Basic security procedures such as logging out of corporate apps before sharing a device with another person, and not saving passwords on the device, is all that employees need to do protect their organisation. But if you don’t communicate these procedures to employees and raise awareness of issues like this, many employees could leave your organisation exposed to accidental breaches and human error.

  1. Advanced email protection

You may be surprised how many potentially malicious emails can breach your email protection products. Many standard products don’t protect against the new advanced threats we are seeing like phishing and spear-phishing attacks. Often they cannot disarm links or sanitise code inside PDF’s either, or remove active content and other malicious components. And only a few standard products have specific protection against business email compromise (BEC) attacks.

What should you be looking for in an email protection product? We recommend using an advanced email security product that includes the following features:

  • Multiple AV scanning
  • Advanced spam protection
  • Unique URL and document sandboxing
  • Heuristic scanning and reputation checks to protect users from advanced threats such as phishing, whaling and infected attachments.
  1. Mobile device security

With many remote workers using their own devices to access corporate systems and data, mobile device management tools are essential. If you’ve migrated to Microsoft 365, Enterprise Mobility and Security can help you secure and manage mobile devices like iPhones, iPads, Androids, and Windows Phones used by licensed Microsoft 365 users in your organisation. You can create mobile device management policies with settings that can help control access to your organisation’s Microsoft 365 email and documents for supported mobile devices and apps. If a device is lost or stolen, you can remotely wipe the device to remove sensitive organizational information.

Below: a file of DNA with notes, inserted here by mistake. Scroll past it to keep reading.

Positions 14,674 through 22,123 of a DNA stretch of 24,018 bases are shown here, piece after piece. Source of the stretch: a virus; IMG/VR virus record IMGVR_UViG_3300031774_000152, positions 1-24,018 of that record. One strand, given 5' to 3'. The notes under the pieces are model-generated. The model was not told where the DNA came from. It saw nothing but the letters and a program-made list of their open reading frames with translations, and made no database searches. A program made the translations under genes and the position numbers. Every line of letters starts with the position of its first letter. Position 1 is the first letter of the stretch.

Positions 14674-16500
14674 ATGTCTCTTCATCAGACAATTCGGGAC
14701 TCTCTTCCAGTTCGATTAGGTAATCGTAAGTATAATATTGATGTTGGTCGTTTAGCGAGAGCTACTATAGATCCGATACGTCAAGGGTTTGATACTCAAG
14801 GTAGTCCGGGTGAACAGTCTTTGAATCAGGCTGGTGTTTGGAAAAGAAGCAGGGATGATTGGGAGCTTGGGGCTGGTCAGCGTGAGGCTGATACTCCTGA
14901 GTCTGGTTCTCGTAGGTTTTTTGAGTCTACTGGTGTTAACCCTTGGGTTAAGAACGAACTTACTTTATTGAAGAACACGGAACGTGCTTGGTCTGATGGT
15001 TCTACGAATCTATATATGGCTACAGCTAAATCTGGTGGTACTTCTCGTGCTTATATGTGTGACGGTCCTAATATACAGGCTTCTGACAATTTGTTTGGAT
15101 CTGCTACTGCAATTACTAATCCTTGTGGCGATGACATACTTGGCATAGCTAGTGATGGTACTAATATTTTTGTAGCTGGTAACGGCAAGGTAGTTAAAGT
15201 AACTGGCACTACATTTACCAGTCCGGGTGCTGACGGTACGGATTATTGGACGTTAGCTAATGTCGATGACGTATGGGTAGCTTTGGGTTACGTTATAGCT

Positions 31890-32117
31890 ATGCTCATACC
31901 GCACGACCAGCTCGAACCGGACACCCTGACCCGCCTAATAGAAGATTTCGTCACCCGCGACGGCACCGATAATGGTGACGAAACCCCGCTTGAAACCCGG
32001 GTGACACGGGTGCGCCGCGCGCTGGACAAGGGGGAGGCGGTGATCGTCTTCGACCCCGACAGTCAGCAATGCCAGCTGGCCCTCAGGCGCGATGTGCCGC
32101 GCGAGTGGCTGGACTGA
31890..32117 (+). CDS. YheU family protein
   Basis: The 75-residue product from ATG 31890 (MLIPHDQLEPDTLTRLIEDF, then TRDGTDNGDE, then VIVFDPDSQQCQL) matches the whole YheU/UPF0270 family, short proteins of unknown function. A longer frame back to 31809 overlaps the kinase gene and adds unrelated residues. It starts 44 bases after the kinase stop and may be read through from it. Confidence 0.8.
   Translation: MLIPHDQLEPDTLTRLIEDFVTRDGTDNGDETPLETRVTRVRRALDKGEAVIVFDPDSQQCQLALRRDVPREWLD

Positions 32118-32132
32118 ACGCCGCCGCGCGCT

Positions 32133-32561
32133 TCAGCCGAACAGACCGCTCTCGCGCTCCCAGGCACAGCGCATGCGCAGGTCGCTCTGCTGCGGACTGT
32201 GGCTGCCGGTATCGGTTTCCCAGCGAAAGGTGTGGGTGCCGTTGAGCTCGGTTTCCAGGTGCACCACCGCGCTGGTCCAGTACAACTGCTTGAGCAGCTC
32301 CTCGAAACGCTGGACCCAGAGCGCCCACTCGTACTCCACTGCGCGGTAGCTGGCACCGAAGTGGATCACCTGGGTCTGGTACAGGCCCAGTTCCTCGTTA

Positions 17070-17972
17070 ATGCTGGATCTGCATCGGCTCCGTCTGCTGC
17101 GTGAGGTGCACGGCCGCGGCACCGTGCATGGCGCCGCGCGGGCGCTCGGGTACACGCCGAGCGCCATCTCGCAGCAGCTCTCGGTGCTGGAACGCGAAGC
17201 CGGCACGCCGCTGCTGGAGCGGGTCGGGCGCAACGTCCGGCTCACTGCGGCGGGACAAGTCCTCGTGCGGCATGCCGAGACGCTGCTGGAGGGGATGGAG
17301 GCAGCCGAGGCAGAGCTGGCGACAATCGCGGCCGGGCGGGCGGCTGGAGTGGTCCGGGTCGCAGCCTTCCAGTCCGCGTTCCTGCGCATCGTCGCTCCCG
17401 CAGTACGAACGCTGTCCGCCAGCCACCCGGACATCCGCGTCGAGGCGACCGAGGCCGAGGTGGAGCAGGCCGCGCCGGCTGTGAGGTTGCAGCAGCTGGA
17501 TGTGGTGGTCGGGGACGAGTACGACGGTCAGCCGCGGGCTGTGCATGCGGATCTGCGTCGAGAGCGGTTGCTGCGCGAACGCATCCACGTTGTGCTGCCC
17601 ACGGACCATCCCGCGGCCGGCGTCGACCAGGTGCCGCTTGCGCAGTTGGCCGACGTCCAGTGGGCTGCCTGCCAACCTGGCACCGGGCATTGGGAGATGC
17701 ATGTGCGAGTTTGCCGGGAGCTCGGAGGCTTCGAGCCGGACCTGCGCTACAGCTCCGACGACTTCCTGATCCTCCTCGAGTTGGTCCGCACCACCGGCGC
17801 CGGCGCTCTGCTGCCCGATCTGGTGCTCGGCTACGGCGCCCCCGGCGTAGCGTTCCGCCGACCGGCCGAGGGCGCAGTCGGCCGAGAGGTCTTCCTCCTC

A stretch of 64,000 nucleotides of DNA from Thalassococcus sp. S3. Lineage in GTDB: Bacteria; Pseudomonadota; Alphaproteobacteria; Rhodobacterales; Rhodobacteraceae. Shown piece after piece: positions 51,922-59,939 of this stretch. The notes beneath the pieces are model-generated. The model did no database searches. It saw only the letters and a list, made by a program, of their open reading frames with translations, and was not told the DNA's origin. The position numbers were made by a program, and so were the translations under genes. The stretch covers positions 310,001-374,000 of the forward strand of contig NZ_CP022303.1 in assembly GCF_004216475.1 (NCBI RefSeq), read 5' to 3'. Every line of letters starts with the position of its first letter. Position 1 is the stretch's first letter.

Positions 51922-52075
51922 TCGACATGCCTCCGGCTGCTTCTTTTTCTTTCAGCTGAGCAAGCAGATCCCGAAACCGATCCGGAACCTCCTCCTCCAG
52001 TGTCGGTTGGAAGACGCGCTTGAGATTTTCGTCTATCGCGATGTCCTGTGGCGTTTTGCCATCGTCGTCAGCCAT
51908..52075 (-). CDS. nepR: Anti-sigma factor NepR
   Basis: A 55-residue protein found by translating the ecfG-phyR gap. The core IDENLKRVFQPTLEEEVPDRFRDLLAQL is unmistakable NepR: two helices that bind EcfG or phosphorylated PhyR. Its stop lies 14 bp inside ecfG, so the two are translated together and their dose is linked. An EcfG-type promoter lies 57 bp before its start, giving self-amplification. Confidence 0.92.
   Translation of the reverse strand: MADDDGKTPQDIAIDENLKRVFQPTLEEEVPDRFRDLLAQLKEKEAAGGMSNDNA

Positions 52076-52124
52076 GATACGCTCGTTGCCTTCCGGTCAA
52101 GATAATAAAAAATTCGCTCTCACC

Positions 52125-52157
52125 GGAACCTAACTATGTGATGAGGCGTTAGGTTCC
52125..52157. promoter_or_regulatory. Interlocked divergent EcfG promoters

Microsoft Intune can also help you manage a diverse mobile ecosystem in the cloud, providing integrated data protection and compliance capabilities that let you be precise about what data different users can access as well as what they can do with the data within Office and other mobile apps.

If you would like to discuss deploying Enterprise Mobility and Security and / or Microsoft Intune, please get in touch with our team.

  1. Multi-factor authentication

An additional layer of security that will help secure your organisation against breaches due to lost or stolen credentials, for example as a result of a social engineering attack, is multi-factor authentication. This also helps protect access to corporate systems if a user has a device lost or stolen, or if, in the case of remote workers and BYOD, multiple people have access to a device.

Azure users can enable Multi-Factor Authentication (MFA) with conditional access, and integrate MFA with on-premises systems. Get in touch if you would like to find out more.

  1. Network visibility tools

Knowing who and what is accessing your network is crucial. You can’t protect what you can’t see so deploying a Virtual Security Operation Centre (VSOC) will help you identify network blind spots, ensuring that network security policies are not being violated and also search for threats and alert you to any anomalies.

We often compare this kind of cyber security tool to having a smoke alarm in your house. Most of the time it’s not needed, but when it is you’re alerted to threats in real-time so you can respond appropriately and protect your business quickly and limit any damage.

Do you need support retrofitting cyber security controls for a remote workforce? If you have any questions or would like to explore how our cyber security team can help, book a discovery call to discuss your challenges and IT environment.

Topics: Cyber Security